Raging fires destroy forests on Mt Kenya and Aberdares
Posted Saturday, March 17 2012 at 22:30
- KWS believes poachers or bhang cultivators may have set the fires to divert attention from their activities
Fire fighters are struggling to save two of the country’s most important water towers – Mt Kenya Forest and the Aberdares range from raging flames.
Less than two months after the Kenya Forest Service warned that the country’s water towers were in danger of fire outbreaks due to prolonged dry weather, that danger has come to pass, and fire has already caused massive damage to the area.
For the past week more than 80 square kilometres of grassland in the moorland section of the Mt Kenya forest have been consumed by raging fires. And two days ago, fire broke out in the Aberdares forest, further stretching firefighting efforts spearheaded by the Kenya Wildlife Service (KWS) and the KFS.
The two agencies are ill-prepared to respond to such emergencies, and since the fires broke out, they have heavily relied on the communities neighbouring the forests to contain the infernos.
Lack of oxygen
Never mind that the communities are just as ill- prepared and have to be taken away from the fire scene every 24 hours to rest a recover from lack of oxygen because of the high elevation.
KFS Nyeri zonal manager Muchiri Mathinji said more than 200 community members had been mobilised, but they had to be replaced every 24 hours to deal with exhaustion.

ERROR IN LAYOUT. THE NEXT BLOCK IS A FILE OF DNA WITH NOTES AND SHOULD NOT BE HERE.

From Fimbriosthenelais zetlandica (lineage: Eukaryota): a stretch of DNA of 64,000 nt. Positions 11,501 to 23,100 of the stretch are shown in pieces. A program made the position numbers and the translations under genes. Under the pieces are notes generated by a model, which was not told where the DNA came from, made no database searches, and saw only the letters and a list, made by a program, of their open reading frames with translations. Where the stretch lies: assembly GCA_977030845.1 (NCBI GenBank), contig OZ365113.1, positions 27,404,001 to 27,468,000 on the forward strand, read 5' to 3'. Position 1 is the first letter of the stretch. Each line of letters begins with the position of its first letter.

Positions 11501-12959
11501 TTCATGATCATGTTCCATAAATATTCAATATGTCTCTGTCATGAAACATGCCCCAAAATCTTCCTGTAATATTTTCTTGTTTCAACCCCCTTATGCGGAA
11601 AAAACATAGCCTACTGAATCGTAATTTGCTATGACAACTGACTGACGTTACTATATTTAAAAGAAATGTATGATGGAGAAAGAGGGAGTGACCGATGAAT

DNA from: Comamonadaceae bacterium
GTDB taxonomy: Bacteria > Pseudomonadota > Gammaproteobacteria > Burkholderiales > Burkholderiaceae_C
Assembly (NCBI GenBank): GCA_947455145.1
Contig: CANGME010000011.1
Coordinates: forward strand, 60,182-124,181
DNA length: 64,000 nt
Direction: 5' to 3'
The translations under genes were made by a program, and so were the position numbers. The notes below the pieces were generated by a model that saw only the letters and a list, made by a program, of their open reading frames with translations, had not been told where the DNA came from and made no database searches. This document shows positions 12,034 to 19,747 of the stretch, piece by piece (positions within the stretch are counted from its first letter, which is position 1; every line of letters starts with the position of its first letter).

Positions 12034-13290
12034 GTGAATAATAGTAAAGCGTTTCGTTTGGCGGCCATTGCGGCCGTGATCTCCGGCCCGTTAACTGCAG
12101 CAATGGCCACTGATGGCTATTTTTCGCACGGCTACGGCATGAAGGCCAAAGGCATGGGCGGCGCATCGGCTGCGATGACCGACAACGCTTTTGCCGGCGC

“We are facing challenges because the fire fighters have to trek for over eight hours to reach the scene of the fire and have to be replaced due to the harsh conditions,” he said.
Ideally, forest fires are best fought with water-carrying Bambi helicopters that spray the liquid on the fire and are able to refill from lakes in the vicinity.
Fighting fires with human hands alone is a herculean task, as has been demonstrated with the fires taking close to a month to put out.
Mr Mathinji said new fires were breaking out daily due to strong winds, that on Saturday pushed the fire upwards towards Ontoriri area in Meru County.
The fire initially started in Narumoru in the Central Highlands and has spread to several other sections like Nanyuki and Gathiru more than a week after it erupted for the second time in as many months fire fighters have not been able to contain it.
The firefighters, who use basic tools like rubber flippers and backpack fire extinguishers, have been forced to resort to traditional methods like clearing vegetation to create fire breaks to keep the fires from spreading to new areas.
Mr Mathinji said the fire fighters were on Saturday forced to work overnight to clear a section of a bamboo plantation to create a buffer zone after the blaze threatened to spread from the moorland, which is basically grassland, to the bamboo and onto the indigenous forest.
Fires in the indigenous forests are hard to contain because they spread faster, and conservationists are also wary of the grievious harm to the environment such destruction would cause.
The fire has been burning at about 3,200 metres above sea level, with firefighters taking up to eight hours to walk to the scene, after being dropped at a point beyond which vehicles cannot go.
But KFS officials said the fire had been blown farther up mountain by strong winds to between 3,600 and 4,600 metres, where a team of 30 firefighters has delivered by KWS helicopter, according to Mr Mathinji.
The extent of the fire in the Aberdares could not be established yesterday. KFS head of Central Highlands John Wachihi said he was on his way to the scene after being told the fire had come very intense.